The thing that is most true about advising actors is that, at different times, a particular peice of advice might be both true and false for someone. Also what is true for one person might be very unhelpful for another…and it of course all depends on who the advice comes from! There are so many different types of people out here at so many different stages of their careers. We will attempt with this page to bring you acting philosophies; time tested theories and opinions — not necessarily facts. When reading each individual snippet of information, take from it what you feel applies to you and your career. Do not use it as your only information source. Most of all, always be true to you. Opinions and suggestions fly around Hollywood like flocks of hungry seagulls, and half the battle is going with your gut and making educated choices on which ones to trust. Due dilligence, along with an acute ear to the ground and a confidence in your insticts, will make this jungle a little less…boobytrapped. Learn from your mistakes if you can, and even better, TALK to people who have already made them. Trust us, there are plenty.
Please feel free to email us your ideas for future columns….this page has only begun!
To start us off, here are some thoughts from Mr. Shakespeare.
“Speak the Speech” is a famous speech from Shakespeare’s Hamlet (1601). In it, Hamlet offers directions and advice to a group of actors whom he has enlisted to play for the court of Denmark.
The speech itself has played two important roles independent of the play. It has been analyzed as a historical document for clues about the nature of early modern acting practices and it has also been used as a contemporary guide to the performance of Shakespearean drama.
While there is some justification for each of these approaches, they should be distinguished from other, far less valid assertions: on the one hand, that Hamlet ventriloquizes the opinions of Shakespeare on the art of acting in a straightforward and unproblematic way; on the other, that the speech offers a proto-Stanislavskian view of the art of acting. The first elides the difference between author and character, while the second ignores the historical specificity of the discourses and meanings attached to theatrical performance.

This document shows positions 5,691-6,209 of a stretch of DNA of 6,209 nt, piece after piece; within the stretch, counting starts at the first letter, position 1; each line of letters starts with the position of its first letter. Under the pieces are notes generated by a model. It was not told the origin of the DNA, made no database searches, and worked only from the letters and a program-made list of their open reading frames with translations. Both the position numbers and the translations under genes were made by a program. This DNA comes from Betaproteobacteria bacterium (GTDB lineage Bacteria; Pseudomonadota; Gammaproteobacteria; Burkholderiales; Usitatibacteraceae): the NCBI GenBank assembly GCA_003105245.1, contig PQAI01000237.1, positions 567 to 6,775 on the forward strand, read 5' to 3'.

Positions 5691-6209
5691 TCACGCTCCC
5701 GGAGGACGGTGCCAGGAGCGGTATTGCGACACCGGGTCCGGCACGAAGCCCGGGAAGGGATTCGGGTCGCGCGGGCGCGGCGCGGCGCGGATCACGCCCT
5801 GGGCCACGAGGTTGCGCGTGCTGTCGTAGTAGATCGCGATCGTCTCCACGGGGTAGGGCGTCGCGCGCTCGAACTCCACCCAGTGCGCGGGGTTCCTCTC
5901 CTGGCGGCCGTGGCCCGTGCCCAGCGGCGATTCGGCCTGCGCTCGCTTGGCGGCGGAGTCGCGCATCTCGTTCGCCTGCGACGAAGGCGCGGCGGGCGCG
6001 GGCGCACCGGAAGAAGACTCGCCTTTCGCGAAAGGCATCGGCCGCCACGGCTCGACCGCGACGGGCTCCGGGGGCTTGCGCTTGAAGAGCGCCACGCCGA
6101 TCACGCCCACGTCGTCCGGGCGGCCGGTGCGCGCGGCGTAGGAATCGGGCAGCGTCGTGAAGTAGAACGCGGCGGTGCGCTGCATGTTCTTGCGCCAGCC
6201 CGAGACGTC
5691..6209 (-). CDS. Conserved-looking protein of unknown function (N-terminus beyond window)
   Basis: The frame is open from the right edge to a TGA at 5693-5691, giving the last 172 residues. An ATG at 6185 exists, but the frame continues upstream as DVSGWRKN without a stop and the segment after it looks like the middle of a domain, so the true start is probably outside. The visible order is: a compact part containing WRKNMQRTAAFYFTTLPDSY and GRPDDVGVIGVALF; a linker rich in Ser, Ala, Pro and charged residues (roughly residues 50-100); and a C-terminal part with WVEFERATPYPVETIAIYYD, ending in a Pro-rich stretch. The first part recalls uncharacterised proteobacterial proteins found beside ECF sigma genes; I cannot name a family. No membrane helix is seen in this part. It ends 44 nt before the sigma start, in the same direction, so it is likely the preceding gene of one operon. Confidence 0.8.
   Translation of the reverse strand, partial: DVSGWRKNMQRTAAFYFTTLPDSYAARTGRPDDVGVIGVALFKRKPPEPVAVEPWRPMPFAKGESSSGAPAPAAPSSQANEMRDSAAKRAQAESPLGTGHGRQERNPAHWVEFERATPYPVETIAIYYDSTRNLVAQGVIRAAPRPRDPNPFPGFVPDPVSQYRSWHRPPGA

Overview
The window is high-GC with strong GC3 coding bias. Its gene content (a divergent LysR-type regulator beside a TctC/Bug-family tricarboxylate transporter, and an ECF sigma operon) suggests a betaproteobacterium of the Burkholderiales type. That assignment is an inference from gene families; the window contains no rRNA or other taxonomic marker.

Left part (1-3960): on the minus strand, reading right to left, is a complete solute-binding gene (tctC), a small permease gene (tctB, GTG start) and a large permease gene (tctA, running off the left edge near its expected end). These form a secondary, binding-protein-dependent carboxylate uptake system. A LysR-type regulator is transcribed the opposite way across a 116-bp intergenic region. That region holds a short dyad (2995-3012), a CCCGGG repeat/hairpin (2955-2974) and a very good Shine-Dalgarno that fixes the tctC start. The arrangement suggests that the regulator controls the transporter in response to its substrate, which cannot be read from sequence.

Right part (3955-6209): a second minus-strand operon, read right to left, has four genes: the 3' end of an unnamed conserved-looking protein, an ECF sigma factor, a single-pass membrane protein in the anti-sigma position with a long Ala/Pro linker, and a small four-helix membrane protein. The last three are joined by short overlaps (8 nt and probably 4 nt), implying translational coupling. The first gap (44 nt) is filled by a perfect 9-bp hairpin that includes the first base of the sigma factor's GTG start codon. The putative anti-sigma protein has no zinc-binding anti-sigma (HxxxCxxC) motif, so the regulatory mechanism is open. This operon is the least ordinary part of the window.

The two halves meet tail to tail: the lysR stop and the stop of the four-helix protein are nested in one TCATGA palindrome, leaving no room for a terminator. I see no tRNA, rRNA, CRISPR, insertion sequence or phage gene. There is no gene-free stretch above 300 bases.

|“||Hamlet: Speak the speech I pray you as I pronounced it to you,trippingly on the tongue; but if you mouth it as many of your playersdo, I had as lief the town-crier spoke my lines. Nor do not saw theair too much with your hand thus, but use all gently; for in thevery torrent, tempest, and, as I may say, whirlwind of your passion,you must acquire and beget a temperance that may give itsmoothness. Oh, it offends me to the soul to hear a robustiousperiwig-pated fellow tear a passion to tatters, to very rags, to splitthe ears of the groundlings, who for the most part are capable ofnothing but inexplicable dumb-shows and noise. I would have sucha fellow whipped for o’erdoing Termagant — it out-Herods Herod.Pray you avoid it.Player: I warrant your honour.
Hamlet: Be not too tame neither, but let your own discretion be your
tutor. Suit the action to the word, the word to the action, with this
special observance, that you o’erstep not the modesty of nature. For
anything so o’erdone is from the purpose of playing, whose end both
at the first and now, was and is, to hold as ’twere, the mirror up
to nature; to show virtue her own feature, scorn her own image,
and the very age and body of the time his form and pressure. Now
this overdone, or come tardy off, though it make the unskilful
laugh, cannot but make the judicious grieve, the censure of the
which one must in your allowance o’erweigh a whole theatre of
others. Oh, there be players that I have seen play, and heard others
praise and that highly, not to speak it profanely, that neither having
the accent of Christians nor the gait of Christian, pagan, nor man,
have so strutted and bellowed that I have thought some of nature’s
journeymen had made men, and not made them well, they imitated
humanity so abominably.
First Player: I hope we have reformed that indifferently with us, sir.
Hamlet: Oh reform it altogether. And let those that play your clowns
speak no more than is set down for them, for there be of them that
will themselves laugh, to set on some quantity of barren spectators
to laugh too, though in the meantime some necessary question of
the play be then to be considered. That’s villainous, and shows
a most pitiful ambition in the fool that uses it. Go make you ready.
Art Effects Hollywood assists actors in locating quality headshot photographers, and provides many marketing services. Whether you need a Los Angeles headshot photographer, a Santa Monica headshot photographer, a Hollywood headshot photographer, a San Fernando Valley headshot photographer, a Burbank headshot photographer or even an Orange County headshot photographer, the AEH website should have a connection for you. Our business model is to offer head shot printing and retouching at amazing prices. Our packages of 50 headshot prints is $47, while our package of 100 headshot prints is $67. Check the front page of our website for additional prices.